Before 2001, Florida courts required that plaintiffs in slip and fall cases involving transitory objects or substances prove that the business owner had actual or constructive knowledge of the "dangerous condition." However, the Florida Supreme Court, in the case of Owens v. Publix Supermarkets (2001), altered the burden of proof, reasoning that once the Plaintiff establishes that he or she fell as a result of transitory foreign substance, the burden shifts to the business owner to show that it exercised reasonable care. However, the Legislature in 2002, enacted Fla. Stat. §768.0710, which shifted the burden back to the plaintiff to prove that the business owner "acted negligently by failing to exercise reasonable care in the maintenance, inspection, repair, warning, or mode of operation of the business premises." Although the enactment of this statute was a victory for business owners, this statute was faced with criticism for being shrouded in ambiguity since it did not expressly require plaintiffs to prove that the business owner had actual or constructive notice of the "dangerous condition." The Florida legislature responded by repealing Fla. Stat. §768.0710 and replacing it with Fla. Stat. §768.0755 (2010), which expressly requires slip and fall plaintiffs to prove, among other things, that the business owner had actual or constructive knowledge of the "dangerous condition."
There has been much debate over whether the provisions of Fla. Stat. §768.0755 (2010) would apply retroactively to accidents occurring prior to the enactment of Fla. Stat. §768.0755 (2010) and what impact, if any, this statute would have on the plaintiffs' burden of proof. Until last month, no appellate court has discussed Fla. Stat. §768.0755 (2010). Finally, in Delgado v. Laundromax, Inc., the Third District Court of Appeals, without explanation, held that Fla. Stat. §768.0710 – and not Fla. Stat. §768.0755 (2010) – was the substantive law governing the Plaintiff's August 21, 2003 slip and fall accident. However, the Court held that while §768.0755 (2010) now defines how a breach of duty is proven by requiring actual or constructive notice, the Court (applying Fla. Stat. §768.0710) held that the Plaintiff was still nevertheless required to affirmatively present evidence that the Business Owner had actual and constructive notice of the dangerous substance, in this case – water, to survive summary judgment, which the Plaintiff failed to do.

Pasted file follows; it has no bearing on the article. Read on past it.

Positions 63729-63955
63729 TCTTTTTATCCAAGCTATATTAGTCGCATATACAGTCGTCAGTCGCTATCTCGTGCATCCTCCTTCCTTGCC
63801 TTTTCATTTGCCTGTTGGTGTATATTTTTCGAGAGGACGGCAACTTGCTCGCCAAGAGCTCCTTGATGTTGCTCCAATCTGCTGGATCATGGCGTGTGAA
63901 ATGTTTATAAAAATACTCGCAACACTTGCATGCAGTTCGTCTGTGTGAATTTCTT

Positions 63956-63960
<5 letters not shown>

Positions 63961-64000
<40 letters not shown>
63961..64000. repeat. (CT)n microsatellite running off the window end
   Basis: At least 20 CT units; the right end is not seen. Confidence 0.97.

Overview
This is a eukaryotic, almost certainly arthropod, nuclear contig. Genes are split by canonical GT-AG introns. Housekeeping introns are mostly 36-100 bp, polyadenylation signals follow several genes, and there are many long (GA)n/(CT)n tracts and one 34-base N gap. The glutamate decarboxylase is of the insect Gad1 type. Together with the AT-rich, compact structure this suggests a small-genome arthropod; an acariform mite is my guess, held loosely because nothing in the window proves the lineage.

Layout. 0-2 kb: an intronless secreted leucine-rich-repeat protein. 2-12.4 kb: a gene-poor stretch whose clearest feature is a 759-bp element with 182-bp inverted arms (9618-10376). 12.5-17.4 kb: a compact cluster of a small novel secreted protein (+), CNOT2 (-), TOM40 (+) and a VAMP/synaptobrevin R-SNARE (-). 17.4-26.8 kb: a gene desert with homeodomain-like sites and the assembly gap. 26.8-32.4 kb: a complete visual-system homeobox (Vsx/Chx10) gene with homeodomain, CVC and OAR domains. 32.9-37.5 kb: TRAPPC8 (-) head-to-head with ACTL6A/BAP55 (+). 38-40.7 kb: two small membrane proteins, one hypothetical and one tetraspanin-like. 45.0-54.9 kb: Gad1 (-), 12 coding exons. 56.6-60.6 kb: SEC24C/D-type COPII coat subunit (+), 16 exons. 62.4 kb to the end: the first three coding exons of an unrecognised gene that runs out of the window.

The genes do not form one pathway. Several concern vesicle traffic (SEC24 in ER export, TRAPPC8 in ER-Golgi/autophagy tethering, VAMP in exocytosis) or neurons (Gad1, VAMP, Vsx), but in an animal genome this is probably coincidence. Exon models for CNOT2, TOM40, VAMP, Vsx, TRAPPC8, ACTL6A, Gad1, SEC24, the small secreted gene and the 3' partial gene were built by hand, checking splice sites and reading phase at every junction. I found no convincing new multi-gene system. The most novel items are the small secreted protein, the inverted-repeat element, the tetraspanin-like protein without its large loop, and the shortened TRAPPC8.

Thus, based on the Third District Court's recent ruling, regardless of whether the slip and fall accident occurred prior to enactment the Fla. Stat. §768.0755 (2010), plaintiffs must still present evidence that the business owner had actual or constructive notice of the "dangerous condition" to survive summary judgment. This is a major victory for business owners since, similar to the Plaintiff in the Delgado case, many slip and fall plaintiffs are unable to present evident as to the amount of time a transitory object or substance has been on the floor or that fact that the condition occurred with such frequency that the owner should have known of its existence. As to the future of slip and fall plaintiffs' burden of proof against business owners, it will be interesting to see the effect, if any, that Fla. Stat. §768.0755 (2010) has on post 2010 slip and fall accidents.